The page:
2.2 Text handlers (utility level)

The abstract class TextHandler allows for the chaining or pipelining of common parser components. It provides a general and flexible support for preprocessing documents. This interface is extended to provide a Parser, Stemmer, and Stopper. See Parsing in Lemur for more details.

2.3 Building an index (Indexer Level)

The "push" method of building an index is to use the PushIndex interface to add documents and terms; thus, the indexing process is actually controlled by the application, which allows more than one index to be built at the same time. The application can use any kind of text handling, such as the ones provided in the utility level before passing the tokens to the PushIndex. There is currently only one implemented PushIndex class: KeyfileIncIndex.

Here is an example of how the PushIndex interface can be used to build one regular index and another index with one very large document at the same time:

KeyfileIncIndex *regIndex = new KeyfileIncIndex(indexname, memorysize, startDocId);
KeyfileIncIndex *onedocIndex = new KeyfileIncIndex(indexname, memorysize, secondStartDocId);


while (moreTokens()) {
  switch (token) {
  case DOCID:
    // close out the previous
    if (!firstDocument()) {
    // start a new document
  case TERM:


2.4 Access to index information (Indexer Level)

The most important Lemur abstract classes at the indexer level are Index, TermInfoList, DocInfoList, TermInfo, and DocInfo. These classes provide a uniform interface for access to an indexed document collection. They are usually the only classes that an application program needs to deal with when accessing an index. The functions supported by Index can be grouped in the following way:

  1. Open.

    An indexer must be opened before any access function can work. The open function takes a single argument: the name of the table of contents (toc) file that is created by an indexer.

  2. Spelling and integer-encoding translations.

    There are two lexicons maintained by any indexer. One is for terms and the other is for document identifiers. Each term has both a spelling form (i.e., a string) and an integer encoding (i.e., an index). Each document is also assumed to have a unique string identifier (ID), so that each document ID also has a spelling form and an integer encoding. The Index class has several functions that you can use to convert back and forth between the string form and the integer encoding. An unknown document ID or term is mapped to the zero integer encoding, which is allocated for any ID that is "out of vocabulary" (OOV). Thus, the effective encoding or index for terms or document IDs starts from 1 up to the total count of terms or document IDs in a collection.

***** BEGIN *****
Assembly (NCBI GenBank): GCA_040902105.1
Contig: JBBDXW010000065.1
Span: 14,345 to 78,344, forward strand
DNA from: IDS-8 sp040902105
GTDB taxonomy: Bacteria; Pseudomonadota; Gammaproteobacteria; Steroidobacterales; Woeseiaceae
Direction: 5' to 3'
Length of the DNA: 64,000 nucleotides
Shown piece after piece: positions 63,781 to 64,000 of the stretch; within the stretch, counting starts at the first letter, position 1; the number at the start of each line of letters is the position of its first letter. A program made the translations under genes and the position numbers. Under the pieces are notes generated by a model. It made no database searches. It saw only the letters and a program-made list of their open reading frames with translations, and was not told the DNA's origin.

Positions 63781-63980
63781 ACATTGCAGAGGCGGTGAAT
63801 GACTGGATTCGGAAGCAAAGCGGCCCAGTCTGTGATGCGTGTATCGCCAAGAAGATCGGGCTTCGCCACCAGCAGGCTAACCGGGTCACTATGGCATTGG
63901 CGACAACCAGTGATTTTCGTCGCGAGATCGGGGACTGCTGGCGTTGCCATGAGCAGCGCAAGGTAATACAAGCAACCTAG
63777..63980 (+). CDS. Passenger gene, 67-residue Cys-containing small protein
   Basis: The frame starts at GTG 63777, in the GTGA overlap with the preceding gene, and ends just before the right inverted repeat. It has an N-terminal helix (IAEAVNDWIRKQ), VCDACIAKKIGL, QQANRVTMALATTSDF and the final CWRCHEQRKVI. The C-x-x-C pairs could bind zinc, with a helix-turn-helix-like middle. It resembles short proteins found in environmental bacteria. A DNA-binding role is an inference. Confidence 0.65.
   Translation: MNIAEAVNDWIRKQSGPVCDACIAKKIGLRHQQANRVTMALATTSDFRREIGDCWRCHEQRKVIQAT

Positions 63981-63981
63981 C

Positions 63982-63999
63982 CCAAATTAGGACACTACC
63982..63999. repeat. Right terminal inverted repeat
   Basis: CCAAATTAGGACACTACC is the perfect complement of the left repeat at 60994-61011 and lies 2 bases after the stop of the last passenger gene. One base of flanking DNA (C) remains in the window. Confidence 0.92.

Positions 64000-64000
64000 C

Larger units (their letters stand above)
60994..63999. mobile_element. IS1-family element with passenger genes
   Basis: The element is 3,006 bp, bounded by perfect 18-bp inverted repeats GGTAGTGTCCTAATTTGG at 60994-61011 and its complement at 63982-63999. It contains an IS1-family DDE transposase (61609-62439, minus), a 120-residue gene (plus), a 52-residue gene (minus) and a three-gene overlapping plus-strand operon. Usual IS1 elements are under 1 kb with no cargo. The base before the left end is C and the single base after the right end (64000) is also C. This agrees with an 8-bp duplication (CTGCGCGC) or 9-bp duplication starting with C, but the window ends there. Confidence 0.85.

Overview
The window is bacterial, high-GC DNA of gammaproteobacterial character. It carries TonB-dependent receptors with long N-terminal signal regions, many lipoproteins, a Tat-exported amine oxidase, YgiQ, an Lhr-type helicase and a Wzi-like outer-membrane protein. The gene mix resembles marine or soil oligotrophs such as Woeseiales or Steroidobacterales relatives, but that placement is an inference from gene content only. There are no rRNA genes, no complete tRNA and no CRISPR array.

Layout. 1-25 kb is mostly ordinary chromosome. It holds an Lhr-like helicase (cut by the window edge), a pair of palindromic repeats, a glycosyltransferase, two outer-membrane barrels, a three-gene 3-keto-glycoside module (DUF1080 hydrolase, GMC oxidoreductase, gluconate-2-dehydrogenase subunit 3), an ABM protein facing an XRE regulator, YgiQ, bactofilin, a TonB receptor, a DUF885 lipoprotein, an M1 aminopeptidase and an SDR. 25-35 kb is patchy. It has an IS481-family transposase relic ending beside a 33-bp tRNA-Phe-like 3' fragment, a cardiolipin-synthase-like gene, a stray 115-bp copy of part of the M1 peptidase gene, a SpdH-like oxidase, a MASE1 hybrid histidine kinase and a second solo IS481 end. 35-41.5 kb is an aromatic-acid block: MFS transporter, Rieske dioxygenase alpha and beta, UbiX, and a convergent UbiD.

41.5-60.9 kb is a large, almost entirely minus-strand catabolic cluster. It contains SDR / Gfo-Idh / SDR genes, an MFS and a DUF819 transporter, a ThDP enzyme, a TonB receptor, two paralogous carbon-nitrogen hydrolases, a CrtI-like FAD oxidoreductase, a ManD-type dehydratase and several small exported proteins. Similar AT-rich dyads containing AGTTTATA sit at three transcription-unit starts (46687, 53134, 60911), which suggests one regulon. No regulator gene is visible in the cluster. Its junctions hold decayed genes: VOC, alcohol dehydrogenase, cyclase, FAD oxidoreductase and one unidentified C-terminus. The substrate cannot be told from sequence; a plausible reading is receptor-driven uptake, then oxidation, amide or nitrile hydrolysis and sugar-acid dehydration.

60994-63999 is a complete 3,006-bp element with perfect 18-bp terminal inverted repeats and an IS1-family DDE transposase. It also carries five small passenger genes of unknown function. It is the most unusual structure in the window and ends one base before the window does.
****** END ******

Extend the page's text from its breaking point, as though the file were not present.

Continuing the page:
3. Summary counts.

    There are various kinds of summary counts supported. The count of terms belong to two types: regular counts and unique counts. The function name indicates this difference (i.e., termCount and termCountUnique). The regular counts include every occurance of the token, while the unique counts ignores repeated occurances of the same token. The term count functions are overloaded functions with the parameter indicating the scope of counting. If an document ID is passed as the parameter, then the count of terms is restricted to the document with that ID. If a term ID is passed as the parameter, then the count of terms means the count of the passed term in the whole collection. Without any parameter, the count of terms will be on any term and on the whole collection. The counts supported include:

    • Total number of documents (method docCount())
    • Total number of different/unique terms in the collection, i.e., the vocabulary size (method termCountUnique())
    • Total number of terms in a document (i.e., document length) (method docLength(int docID))
    • Total number of documents with a particular term (i.e., document frequency , e.g., used in the IDF formula) (method docCount(int termID))
    • Total count of occurrences of a term in the collection (method termCount(int termID))
    • Total count of all terms in the whole collection (method termCount())
    • Average number of terms in a document (i.e., average document length) (method docLengthAvg())
  4. Index access.